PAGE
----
• Doug Wheeler, LC 71 NY DZ 13 DW, 2013, reinforced fiberglass, flat white titanium dioxide latex, LED light, DMX control, 64' 3“ x 67' 7 3/8” x 18' 3".

    Doug Wheeler

    David Zwirner | 519 West 19th Street

    Fortunately, my early-morning reservation to see Doug Wheeler’s recent installation at David Zwirner—a welcome return for the exacting, reticent artist just two years after his solo debut at the gallery in 2012, and only his second-ever one-man show in New York during the five decades of his career—was scheduled at the height of one of the more aggressive of the blizzards that socked the city in a seemingly ceaseless parade this year. Fortunate, first and foremost, because I managed to snag an appointment at all: A strict limit placed on the number of viewers allowed at any one time

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  • Sue Williams, Philip Zelikow, Historian, 2013, oil and acrylic on canvas, 6' 2“ x 11' 2”.

    Sue Williams

    303 Gallery

    Although the title of Sue Williams’s most recent show, “WTC, WWIII, Couch Size,” suggested a two-to-one ratio of global horror to interior decoration, what came to the fore was pure painting of such boisterous energy that it holds the blandness of bourgeois home furnishing at bay even as it sublimates sociopolitical anxiety. It does so by dint of the sheer nerve with which that anxiety is apotropaically invoked—not so much whistling past the graveyard as striking up a whole brass band against death. In a way, this is not terribly different from what Williams was doing in the work with which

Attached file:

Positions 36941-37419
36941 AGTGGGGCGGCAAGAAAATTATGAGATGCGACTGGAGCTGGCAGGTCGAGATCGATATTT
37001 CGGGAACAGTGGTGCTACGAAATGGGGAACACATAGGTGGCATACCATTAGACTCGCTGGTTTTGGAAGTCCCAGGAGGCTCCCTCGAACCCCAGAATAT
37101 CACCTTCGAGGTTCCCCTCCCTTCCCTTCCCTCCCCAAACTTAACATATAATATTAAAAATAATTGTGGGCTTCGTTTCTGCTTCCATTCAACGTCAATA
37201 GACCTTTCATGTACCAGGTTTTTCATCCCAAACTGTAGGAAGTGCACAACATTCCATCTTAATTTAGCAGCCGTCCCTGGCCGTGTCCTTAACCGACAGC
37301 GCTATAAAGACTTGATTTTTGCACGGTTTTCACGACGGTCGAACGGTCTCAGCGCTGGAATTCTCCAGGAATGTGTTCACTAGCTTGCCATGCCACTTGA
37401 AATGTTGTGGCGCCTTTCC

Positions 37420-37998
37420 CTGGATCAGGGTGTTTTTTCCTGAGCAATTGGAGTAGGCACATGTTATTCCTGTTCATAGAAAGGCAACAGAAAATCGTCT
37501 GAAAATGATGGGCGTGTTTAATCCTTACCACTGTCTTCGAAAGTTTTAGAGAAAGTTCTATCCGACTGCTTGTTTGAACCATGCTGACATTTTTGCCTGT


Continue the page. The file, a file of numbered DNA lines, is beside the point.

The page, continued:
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  • View of “William King,” 2014. From left: Infant, 1973; Waif, 2010; Citrus, 1998; Early Settler, 2010.

    William King


    Sixty years after William King’s first New York gallery show, his art looks as fresh as ever. The twenty-seven sculptures and six drawings that were on view in this survey ranged in date from 1946 to 2010, and showed a surprising consistency of attitude given the variety of materials (wood, various fabrics, ceramic, vinyl), sizes, and art-historical referents employed, not to mention the various artistic trends and movements King has seen come and go, from Abstract Expressionism through postmodernism to whatever we call what we think is going on at the moment. As for those trends and movements,